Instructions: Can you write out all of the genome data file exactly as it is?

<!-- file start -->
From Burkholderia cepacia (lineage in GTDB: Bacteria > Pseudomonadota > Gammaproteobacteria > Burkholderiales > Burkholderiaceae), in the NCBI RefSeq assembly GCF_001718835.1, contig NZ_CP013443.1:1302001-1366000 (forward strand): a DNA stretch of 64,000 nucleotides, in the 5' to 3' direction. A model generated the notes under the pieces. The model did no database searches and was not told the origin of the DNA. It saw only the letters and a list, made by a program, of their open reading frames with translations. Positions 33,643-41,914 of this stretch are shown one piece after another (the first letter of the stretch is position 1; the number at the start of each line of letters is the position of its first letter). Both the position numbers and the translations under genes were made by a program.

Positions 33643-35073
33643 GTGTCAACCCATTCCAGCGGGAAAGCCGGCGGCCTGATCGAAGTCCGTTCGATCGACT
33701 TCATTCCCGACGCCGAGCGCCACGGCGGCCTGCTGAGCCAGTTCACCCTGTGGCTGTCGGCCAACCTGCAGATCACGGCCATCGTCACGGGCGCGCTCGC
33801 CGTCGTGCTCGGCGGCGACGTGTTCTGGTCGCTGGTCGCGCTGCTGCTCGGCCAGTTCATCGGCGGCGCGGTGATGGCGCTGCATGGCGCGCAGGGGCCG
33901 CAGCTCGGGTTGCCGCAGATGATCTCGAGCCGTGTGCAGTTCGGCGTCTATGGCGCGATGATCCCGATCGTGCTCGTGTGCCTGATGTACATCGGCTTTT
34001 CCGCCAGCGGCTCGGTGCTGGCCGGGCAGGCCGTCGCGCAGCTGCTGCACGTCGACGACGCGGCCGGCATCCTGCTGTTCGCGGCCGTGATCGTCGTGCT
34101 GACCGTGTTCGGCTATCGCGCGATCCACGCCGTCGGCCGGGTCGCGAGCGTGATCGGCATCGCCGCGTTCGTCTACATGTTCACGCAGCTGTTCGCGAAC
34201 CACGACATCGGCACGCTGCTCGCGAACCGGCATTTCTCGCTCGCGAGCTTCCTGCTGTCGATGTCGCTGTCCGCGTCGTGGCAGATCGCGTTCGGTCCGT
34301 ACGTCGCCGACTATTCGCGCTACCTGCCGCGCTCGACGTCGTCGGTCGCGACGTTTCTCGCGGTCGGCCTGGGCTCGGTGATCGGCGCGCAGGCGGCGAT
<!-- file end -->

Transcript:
From Burkholderia cepacia (lineage in GTDB: Bacteria > Pseudomonadota > Gammaproteobacteria > Burkholderiales > Burkholderiaceae), in the NCBI RefSeq assembly GCF_001718835.1, contig NZ_CP013443.1:1302001-1366000 (forward strand): a DNA stretch of 64,000 nucleotides, in the 5' to 3' direction. A model generated the notes under the pieces. The model did no database searches and was not told the origin of the DNA. It saw only the letters and a list, made by a program, of their open reading frames with translations. Positions 33,643-41,914 of this stretch are shown one piece after another (the first letter of the stretch is position 1; the number at the start of each line of letters is the position of its first letter). Both the position numbers and the translations under genes were made by a program.

Positions 33643-35073
33643 GTGTCAACCCATTCCAGCGGGAAAGCCGGCGGCCTGATCGAAGTCCGTTCGATCGACT
33701 TCATTCCCGACGCCGAGCGCCACGGCGGCCTGCTGAGCCAGTTCACCCTGTGGCTGTCGGCCAACCTGCAGATCACGGCCATCGTCACGGGCGCGCTCGC
33801 CGTCGTGCTCGGCGGCGACGTGTTCTGGTCGCTGGTCGCGCTGCTGCTCGGCCAGTTCATCGGCGGCGCGGTGATGGCGCTGCATGGCGCGCAGGGGCCG
33901 CAGCTCGGGTTGCCGCAGATGATCTCGAGCCGTGTGCAGTTCGGCGTCTATGGCGCGATGATCCCGATCGTGCTCGTGTGCCTGATGTACATCGGCTTTT
34001 CCGCCAGCGGCTCGGTGCTGGCCGGGCAGGCCGTCGCGCAGCTGCTGCACGTCGACGACGCGGCCGGCATCCTGCTGTTCGCGGCCGTGATCGTCGTGCT
34101 GACCGTGTTCGGCTATCGCGCGATCCACGCCGTCGGCCGGGTCGCGAGCGTGATCGGCATCGCCGCGTTCGTCTACATGTTCACGCAGCTGTTCGCGAAC
34201 CACGACATCGGCACGCTGCTCGCGAACCGGCATTTCTCGCTCGCGAGCTTCCTGCTGTCGATGTCGCTGTCCGCGTCGTGGCAGATCGCGTTCGGTCCGT
34301 ACGTCGCCGACTATTCGCGCTACCTGCCGCGCTCGACGTCGTCGGTCGCGACGTTTCTCGCGGTCGGCCTGGGCTCGGTGATCGGCGCGCAGGCGGCGAT